At IBM’s InterConnect 2017 conference (March 19–23), Watson was given the task of directing the visitors to the sessions offered.
Type in the question, “What’s a Watson?” and you’d get more than 40 relevant sessions returned. One of the more interesting was simply titled “Mythbusters—how Watson works.”
The session was presented by Rob High Jr., IBM fellow, vice president, and CTO for Watson. High began with what IBM understands AI to be. He offered five essential characteristics:
- “Cognitive systems understand human expressions—textual, verbal, visual—
- By reasoning about the actual intention or problem being addressed.
- They learn how to recognize patterns of meaning through examples and feedback,
- And they interact with humans on their own terms, and in a way that inspires people.
- And they do it at scale!”
Then he addressed five myths about Watson that need correction.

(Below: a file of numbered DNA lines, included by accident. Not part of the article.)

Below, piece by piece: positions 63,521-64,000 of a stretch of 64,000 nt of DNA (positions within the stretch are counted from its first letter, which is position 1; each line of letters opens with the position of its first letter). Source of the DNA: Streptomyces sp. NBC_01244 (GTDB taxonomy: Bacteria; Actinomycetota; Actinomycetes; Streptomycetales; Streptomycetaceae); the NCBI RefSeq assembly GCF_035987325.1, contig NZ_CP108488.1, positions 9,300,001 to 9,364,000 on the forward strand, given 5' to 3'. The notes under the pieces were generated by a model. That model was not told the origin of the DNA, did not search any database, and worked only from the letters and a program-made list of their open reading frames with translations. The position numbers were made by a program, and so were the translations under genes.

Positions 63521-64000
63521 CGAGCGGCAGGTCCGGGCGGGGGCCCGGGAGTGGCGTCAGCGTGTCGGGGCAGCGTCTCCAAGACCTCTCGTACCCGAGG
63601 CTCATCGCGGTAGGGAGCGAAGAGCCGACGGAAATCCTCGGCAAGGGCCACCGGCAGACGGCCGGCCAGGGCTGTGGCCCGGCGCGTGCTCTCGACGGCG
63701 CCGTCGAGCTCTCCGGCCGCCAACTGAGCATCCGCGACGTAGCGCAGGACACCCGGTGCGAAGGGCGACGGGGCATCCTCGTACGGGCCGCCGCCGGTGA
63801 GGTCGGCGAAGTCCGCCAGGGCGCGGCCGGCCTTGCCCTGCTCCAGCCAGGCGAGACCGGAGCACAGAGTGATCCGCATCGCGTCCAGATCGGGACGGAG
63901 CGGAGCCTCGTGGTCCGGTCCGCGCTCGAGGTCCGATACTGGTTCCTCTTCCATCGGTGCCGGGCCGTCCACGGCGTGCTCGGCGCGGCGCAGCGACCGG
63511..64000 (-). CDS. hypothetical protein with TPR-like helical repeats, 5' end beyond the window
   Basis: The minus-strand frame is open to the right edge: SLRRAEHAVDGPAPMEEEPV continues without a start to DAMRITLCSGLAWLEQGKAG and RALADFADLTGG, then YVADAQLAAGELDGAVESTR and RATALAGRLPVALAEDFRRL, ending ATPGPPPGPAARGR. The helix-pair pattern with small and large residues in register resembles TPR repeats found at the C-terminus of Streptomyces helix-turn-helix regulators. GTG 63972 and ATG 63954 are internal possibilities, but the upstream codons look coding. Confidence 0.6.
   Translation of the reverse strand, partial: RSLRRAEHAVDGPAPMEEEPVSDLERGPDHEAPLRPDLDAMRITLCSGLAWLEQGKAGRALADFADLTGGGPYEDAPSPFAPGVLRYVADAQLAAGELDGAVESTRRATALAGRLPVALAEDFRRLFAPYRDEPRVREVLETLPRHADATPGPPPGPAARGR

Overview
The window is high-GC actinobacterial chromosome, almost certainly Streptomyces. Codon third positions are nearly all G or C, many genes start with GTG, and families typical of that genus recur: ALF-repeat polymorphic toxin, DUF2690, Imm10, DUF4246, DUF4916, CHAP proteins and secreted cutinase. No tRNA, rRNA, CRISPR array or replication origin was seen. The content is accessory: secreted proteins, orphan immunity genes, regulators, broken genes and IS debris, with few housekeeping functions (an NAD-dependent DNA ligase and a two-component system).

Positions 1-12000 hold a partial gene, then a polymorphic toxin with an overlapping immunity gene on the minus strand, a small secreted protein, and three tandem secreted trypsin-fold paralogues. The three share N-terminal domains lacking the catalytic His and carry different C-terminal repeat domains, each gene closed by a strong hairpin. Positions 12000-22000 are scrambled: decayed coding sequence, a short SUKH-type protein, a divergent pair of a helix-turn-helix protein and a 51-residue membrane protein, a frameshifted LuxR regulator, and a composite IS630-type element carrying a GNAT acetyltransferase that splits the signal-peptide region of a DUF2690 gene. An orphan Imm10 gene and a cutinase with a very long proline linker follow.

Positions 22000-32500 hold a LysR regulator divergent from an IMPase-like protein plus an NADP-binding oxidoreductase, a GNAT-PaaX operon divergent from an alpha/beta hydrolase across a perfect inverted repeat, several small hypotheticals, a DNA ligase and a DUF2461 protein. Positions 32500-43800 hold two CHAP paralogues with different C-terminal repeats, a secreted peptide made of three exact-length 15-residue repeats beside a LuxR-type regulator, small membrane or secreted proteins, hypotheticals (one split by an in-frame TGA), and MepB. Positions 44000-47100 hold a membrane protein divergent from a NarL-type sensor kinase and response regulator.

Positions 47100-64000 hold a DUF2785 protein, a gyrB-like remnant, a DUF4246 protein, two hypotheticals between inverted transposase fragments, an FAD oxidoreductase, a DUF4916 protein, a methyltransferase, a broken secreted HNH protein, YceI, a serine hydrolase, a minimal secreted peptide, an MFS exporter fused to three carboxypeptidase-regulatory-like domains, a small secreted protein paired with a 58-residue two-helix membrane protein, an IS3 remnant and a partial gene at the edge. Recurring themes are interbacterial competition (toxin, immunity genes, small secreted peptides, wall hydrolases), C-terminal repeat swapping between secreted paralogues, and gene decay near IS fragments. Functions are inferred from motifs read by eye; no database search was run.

1. Watson is only used by super-large companies that have super-sized computers.
This definitely is true in some instances, but Watson is used by many other organizations. It can be delivered on premises, but it’s also available in the cloud, or you can engage both systems. The data for the system can be “public, private or even crowdsourced—opening the use of Watson to significant communities.”
2. Only super-Ph.D. types can build applications using Watson.
Watson’s built out of a number of APIs (application program interfaces), which makes it open to the four general categories of language, speech, vision, and empathy. Language offers a set of possibilities due to the computer’s ability to understand text and copy “such as taxonomy, keywords, and sentiment analysis.” There’s text-to-speech and speech-to-text. Due to the vision APIs, Watson can recognize faces and classify images. And maybe strangest of all, “There’s empathy where Watson has tone analysis, emotion analysis, and can provide personality insights.” High offers the example of customer feedback analysis in which Watson’s tone analyzer can apply psycholinguistics, emotion analysis, and language to assess the customers’ tone—anger, joy, disgust, fear, sadness, and so on. The Personality Insights function can even provide “how likely a customer is to click on an ad, follow on social media, or buy eco-friendly (among other actions).”